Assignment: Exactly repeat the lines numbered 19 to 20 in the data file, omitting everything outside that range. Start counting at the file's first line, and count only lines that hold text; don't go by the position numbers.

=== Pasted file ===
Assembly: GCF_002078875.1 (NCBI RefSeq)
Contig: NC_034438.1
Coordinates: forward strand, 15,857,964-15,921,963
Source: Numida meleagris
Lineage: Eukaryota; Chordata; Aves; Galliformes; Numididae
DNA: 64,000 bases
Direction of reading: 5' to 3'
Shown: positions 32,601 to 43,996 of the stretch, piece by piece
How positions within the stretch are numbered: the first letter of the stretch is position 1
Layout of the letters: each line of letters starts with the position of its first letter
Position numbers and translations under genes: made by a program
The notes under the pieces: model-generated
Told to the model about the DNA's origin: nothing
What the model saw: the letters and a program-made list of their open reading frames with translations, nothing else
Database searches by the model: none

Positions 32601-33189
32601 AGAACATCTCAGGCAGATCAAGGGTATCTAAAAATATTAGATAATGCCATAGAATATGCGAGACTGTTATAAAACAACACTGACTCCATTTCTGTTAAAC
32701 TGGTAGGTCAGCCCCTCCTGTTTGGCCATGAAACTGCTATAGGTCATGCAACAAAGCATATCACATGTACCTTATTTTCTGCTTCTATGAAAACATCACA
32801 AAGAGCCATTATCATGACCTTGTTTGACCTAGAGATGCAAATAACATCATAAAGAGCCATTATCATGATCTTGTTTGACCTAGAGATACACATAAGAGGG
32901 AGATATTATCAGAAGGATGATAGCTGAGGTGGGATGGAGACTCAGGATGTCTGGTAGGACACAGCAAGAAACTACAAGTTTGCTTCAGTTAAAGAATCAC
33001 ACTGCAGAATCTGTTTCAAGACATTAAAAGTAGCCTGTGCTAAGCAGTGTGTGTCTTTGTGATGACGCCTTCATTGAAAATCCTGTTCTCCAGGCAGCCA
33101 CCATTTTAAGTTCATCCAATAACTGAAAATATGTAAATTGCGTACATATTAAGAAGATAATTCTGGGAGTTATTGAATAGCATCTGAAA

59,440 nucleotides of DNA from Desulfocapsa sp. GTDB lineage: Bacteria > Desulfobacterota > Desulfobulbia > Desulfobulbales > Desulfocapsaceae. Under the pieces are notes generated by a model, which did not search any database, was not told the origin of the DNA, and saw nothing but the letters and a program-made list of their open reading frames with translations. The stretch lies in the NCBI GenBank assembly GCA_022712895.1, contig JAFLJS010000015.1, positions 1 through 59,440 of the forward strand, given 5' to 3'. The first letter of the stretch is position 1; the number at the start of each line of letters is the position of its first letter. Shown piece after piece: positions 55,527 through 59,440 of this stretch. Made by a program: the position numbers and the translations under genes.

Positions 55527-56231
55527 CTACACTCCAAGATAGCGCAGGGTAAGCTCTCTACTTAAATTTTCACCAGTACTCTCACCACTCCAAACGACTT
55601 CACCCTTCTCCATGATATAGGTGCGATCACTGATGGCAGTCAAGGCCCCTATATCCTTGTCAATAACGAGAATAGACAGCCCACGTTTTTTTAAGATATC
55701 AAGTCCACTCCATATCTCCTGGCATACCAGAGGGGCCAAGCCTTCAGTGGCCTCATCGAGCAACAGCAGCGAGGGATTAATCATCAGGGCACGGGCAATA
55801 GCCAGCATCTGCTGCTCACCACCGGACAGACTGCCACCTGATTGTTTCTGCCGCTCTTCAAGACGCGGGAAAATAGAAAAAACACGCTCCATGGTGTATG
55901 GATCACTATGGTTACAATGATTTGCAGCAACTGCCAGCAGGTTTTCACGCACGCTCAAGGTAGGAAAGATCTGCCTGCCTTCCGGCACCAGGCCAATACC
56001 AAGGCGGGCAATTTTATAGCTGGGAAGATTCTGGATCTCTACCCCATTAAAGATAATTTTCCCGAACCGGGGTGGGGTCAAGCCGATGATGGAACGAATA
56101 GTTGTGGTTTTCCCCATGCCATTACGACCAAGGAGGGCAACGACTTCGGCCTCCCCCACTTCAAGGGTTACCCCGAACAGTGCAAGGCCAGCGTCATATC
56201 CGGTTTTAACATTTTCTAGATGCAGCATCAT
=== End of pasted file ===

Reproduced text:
32801 AAGAGCCATTATCATGACCTTGTTTGACCTAGAGATGCAAATAACATCATAAAGAGCCATTATCATGATCTTGTTTGACCTAGAGATACACATAAGAGGG
32901 AGATATTATCAGAAGGATGATAGCTGAGGTGGGATGGAGACTCAGGATGTCTGGTAGGACACAGCAAGAAACTACAAGTTTGCTTCAGTTAAAGAATCAC